Nancy Reagan had an undeniable knack for inviting controversy. There were her extravagant spending habits at a time of double-digit unemployment and a chaotic relationship with her children and stepchildren. But the running drama during her eight years as first lady often obscured her profound influence on one of the most popular presidents in modern history. They were a universe of two, and their legendary devotion helped define Ronald Reagan’s presidency.
Nancy Reagan died March 6 at her home in Los Angeles. She was 94.
The cause was congestive heart failure, the Reagan Library announced.
As first lady from 1981 to 1989, Reagan appointed herself the primary guardian of her husband’s interests and legacy, a bad cop to his good cop, which often put her at odds with his senior staff. After the 1981 assassination attempt on her husband by John W. Hinckley Jr., Reagan famously kept his senior aides at bay while he convalesced. She argued vociferously against him running for re-election in 1984, in part because of fears about his safety.
“She defined her role as being a shield for the emotional and physical well-being of the president,” said Carl Sferrazza Anthony, National First Ladies Library historian. “I believe she would see her legacy as having helped forge her husband’s legacy.”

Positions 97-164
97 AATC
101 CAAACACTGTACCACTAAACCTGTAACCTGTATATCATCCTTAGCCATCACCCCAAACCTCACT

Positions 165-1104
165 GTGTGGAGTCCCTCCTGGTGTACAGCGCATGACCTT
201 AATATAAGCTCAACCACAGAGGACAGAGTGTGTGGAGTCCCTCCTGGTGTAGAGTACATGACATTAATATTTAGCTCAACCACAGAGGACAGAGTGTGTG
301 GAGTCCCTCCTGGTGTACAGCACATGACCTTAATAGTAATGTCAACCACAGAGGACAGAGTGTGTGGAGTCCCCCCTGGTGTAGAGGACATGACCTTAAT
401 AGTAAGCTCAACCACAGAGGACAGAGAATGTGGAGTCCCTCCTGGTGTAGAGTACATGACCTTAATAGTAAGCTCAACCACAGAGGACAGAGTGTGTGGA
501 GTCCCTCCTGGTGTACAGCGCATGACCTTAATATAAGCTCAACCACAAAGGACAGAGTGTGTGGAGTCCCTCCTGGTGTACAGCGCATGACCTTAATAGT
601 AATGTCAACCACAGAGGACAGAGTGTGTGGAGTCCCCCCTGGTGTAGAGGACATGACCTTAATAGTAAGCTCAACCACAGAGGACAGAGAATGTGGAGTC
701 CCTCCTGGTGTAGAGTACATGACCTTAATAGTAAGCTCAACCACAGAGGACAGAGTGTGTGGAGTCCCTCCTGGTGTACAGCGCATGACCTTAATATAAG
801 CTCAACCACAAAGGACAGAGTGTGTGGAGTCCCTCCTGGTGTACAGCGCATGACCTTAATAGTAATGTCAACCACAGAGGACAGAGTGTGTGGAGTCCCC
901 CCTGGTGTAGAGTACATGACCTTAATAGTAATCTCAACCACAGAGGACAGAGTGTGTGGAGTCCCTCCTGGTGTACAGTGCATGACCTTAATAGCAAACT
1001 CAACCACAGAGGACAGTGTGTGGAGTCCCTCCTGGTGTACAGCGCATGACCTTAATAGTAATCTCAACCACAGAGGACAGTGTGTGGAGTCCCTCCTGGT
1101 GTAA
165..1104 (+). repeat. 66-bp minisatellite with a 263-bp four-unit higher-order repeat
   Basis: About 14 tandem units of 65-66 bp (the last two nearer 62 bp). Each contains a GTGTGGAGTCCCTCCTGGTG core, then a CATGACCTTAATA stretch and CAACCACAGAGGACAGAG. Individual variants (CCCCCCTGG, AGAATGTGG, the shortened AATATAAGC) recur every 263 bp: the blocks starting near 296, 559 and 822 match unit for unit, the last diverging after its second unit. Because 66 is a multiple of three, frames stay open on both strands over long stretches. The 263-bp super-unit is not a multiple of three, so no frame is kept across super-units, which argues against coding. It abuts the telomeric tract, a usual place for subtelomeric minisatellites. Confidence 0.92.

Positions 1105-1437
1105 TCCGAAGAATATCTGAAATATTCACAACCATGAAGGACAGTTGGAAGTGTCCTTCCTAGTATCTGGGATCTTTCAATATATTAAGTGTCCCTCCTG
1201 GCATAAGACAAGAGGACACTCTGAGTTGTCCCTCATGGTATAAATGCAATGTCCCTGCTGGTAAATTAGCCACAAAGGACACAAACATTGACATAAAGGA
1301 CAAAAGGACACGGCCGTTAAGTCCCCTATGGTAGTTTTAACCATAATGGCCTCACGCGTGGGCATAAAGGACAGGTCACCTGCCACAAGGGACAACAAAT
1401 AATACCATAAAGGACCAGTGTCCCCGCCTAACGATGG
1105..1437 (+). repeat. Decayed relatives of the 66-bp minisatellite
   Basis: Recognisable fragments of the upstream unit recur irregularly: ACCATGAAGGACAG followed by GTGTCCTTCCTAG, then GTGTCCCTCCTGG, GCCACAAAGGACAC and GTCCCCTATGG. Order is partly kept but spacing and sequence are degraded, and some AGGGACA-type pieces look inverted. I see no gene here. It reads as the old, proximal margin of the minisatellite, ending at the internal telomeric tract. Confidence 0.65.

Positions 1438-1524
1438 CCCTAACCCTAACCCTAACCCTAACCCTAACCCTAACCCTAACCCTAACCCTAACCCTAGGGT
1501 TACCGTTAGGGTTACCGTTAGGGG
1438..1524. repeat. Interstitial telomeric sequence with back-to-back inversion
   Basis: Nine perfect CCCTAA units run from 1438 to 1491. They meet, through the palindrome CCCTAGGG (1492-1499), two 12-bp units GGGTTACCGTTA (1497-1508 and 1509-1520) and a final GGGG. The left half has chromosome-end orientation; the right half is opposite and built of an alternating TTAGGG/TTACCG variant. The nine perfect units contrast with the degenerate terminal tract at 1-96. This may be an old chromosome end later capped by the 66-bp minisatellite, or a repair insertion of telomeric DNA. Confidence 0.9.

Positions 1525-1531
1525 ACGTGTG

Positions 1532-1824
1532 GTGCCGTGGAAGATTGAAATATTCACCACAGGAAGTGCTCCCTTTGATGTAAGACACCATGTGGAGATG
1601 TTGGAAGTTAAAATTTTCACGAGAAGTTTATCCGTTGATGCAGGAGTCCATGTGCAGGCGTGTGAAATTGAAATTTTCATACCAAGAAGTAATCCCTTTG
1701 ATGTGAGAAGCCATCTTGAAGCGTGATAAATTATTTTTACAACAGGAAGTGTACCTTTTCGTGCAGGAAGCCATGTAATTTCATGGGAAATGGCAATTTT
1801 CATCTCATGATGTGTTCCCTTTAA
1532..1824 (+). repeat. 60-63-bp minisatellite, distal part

Always working behind the scenes, she interposed herself in the hiring and firing of senior staff at the most pivotal junctures; she insisted over the objections of some senior advisers that he publicly apologize for the government’s secret arms sales to Iran, a scandal that rocked his presidency; and she bucked the right-leaning ideologues in the administration in pushing for improved relations with the Soviet Union, conspiring with the secretary of state to make it happen.
Not six years out of the White House, she was tested in ways she could not have imagined. She spent a decade as primary caregiver for her husband as he succumbed to the devastation of Alzheimer’s disease, eventually not recognizing his own wife.
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Her most prominent initiative as first lady was the “Just Say No” drug awareness campaign. But time after time, her efforts at developing a substantive role for herself were overshadowed by parallel revelations about her pricey clothes and rich friends and her meddling in her husband’s official business.